We had been on the lookout for a great Nierstein ever since our beloved St Antony winery changed hands in 2005. A dinner in 2011 at the excellent Schloss Sörgenloch restaurant deep in the Rheinhessen countryside ended in intense conversation with the owner, Thomas. Nierstein? Try this Fritz Ekkehard Huff. Yum. When we phoned shortly afterwards, the daughter Christine said, “that’s amazing, I only dropped a single sample bottle off at Sörgenloch!” Fate. Christine was fresh out of Geisenheim, the top German wine college and was already making bright, minerally, dry Riesling from the red cliffs overlooking the Rhine at Nierstein.
She has had a busy last decade; increasingly taking control of the winery; meeting and marrying Kiwi Jeremy Bird (who came to help with the 2009 harvest and never left); having two babies; working tirelessly in the vines and cellar to create wonderful, finely-judged dry Rieslings from the red cliffs (der Roter Hang) around the town.
Der Roter Hang – the red slate and sandstone cliffs: red from iron oxide, which can often infuse Riesling with some marked spicy and tropical notes.
The town of Nierstein overlooks the Rhine on the strip between Mainz and Worms and historically has always been considered to be in the top band in the hierarchy of Rheinhessen’s vineyards.
Cliffs run from Nackenheim, below Mainz and south as far as Oppenheim. From Nackenheim to Nierstein the cliffs are red. Many of the Grand Cru vineyards directly overlook the Rhine eastwards until the town of Nierstein itself, at which point the ridge curves inland, above the town and westwards to Schwabsburg, the picturesque suburb where the Huff family have lived for generations. This extended slope is full south-facing, enjoying the shelter of a valley and full exposure to the sun.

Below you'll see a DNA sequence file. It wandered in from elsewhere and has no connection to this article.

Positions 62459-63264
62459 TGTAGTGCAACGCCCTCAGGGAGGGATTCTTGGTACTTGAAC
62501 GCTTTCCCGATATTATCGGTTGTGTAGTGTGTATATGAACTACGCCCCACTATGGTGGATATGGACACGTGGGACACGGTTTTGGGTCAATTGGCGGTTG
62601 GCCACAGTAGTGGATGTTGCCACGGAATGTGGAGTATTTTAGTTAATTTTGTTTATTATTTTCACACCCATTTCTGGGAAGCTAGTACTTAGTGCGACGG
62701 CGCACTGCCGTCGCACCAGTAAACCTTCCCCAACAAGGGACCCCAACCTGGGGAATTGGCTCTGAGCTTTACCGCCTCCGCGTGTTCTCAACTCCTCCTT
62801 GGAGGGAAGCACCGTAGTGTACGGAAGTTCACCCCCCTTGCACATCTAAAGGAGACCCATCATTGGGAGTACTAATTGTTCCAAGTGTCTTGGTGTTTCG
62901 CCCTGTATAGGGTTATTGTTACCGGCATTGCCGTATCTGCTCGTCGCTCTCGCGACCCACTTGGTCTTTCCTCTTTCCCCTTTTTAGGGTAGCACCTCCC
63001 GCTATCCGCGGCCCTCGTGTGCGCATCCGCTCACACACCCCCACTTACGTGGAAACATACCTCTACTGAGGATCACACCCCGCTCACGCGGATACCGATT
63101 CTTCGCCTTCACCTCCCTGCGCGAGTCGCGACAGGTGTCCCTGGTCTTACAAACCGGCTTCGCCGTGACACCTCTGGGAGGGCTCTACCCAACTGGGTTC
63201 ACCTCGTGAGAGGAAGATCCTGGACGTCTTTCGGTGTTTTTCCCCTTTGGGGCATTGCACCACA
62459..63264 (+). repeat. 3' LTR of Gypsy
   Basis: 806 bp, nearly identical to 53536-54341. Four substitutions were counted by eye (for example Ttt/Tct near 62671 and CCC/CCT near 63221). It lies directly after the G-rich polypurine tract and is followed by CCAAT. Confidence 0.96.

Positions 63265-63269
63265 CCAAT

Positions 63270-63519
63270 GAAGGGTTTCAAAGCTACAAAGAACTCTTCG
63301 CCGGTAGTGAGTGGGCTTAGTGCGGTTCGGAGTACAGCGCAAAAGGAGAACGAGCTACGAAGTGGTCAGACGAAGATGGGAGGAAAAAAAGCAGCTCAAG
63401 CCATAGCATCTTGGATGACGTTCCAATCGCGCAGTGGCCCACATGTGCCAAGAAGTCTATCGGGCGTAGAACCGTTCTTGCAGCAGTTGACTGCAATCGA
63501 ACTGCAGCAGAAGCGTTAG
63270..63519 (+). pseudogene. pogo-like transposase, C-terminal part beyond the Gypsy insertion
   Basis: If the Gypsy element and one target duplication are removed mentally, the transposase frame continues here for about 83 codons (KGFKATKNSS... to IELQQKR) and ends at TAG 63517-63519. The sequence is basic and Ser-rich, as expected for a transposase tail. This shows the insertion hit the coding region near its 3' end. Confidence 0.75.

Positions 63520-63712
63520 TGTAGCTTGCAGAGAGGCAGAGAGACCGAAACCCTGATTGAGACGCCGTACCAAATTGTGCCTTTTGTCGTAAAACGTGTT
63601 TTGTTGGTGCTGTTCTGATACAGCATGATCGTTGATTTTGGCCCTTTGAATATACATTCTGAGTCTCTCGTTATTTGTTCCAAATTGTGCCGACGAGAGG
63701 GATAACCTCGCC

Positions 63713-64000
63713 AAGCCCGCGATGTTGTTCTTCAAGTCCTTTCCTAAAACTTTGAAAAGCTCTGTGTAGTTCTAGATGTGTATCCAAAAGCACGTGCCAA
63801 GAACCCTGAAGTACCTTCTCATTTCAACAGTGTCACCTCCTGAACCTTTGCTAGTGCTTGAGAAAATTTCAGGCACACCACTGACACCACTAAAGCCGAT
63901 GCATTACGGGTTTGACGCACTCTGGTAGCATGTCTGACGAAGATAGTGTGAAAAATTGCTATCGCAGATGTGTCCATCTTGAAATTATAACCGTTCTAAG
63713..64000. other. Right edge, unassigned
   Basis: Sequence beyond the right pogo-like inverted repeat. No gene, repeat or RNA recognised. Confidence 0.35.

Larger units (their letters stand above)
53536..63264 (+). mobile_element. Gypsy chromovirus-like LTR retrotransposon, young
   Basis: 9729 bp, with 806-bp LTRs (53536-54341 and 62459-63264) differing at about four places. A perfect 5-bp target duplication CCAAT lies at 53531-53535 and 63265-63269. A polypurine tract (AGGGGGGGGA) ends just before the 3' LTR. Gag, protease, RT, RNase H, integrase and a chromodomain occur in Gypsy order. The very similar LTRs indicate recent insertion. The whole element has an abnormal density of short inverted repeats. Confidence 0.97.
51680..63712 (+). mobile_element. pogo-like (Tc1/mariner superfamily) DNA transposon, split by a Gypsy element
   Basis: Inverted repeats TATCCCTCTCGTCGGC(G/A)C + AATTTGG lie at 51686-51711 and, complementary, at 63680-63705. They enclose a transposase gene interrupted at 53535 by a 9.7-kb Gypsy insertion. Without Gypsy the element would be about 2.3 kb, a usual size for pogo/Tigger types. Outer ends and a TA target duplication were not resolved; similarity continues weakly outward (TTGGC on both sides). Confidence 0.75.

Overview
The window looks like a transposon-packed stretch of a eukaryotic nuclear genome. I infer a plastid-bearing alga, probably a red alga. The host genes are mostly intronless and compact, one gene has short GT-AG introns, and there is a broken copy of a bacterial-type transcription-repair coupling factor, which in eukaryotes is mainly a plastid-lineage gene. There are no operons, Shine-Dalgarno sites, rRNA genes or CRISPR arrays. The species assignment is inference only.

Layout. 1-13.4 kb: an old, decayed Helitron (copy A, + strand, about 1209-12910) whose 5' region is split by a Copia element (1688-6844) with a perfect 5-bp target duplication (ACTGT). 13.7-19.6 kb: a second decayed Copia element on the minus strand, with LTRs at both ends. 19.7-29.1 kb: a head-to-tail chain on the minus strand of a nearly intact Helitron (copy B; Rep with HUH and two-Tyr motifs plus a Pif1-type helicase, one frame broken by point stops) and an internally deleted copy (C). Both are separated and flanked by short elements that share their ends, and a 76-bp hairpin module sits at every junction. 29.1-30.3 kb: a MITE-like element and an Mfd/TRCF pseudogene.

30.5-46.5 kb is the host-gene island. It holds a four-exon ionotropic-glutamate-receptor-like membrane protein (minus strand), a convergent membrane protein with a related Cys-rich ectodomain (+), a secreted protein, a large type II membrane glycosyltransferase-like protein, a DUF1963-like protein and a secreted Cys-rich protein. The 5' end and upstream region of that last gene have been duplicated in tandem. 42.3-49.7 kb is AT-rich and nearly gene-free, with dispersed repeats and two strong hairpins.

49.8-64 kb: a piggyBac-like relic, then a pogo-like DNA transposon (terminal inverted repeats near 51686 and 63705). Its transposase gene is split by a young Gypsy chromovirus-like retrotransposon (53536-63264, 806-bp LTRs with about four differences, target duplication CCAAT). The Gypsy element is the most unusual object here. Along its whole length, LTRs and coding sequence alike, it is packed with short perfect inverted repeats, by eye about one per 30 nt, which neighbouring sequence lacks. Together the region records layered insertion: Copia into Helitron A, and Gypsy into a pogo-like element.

It is probably fair to say that, difficult as it is to choose, Rabenturm (Ravens’ Tower) is Christine’s favourite vineyard. It is a parcel, the so-callet Filetstück (the fillet piece/best part) within the Schloss Schwabsburg vineyard at the base of old castle ruins. Many of the vines are 50 years old and produce small berries with intense aromas.
Some precious small parcels have been discreetly added to the family’s vineyard holdings including Niersteiner Pettenthal. Winding back in time to the St Antony estate in Dr Alex Michalsky’s day, Pettenthal was always our favourite of their single vineyards. Is it possible that this small 0.25 hectare parcel of 32 year-old vines came from St Antony? Christine suddenly becomes uncharacteristically taciturn and refuses to be drawn. “I can’t say!” Whatever the origin, Christine’s Pettenthal is exquisite.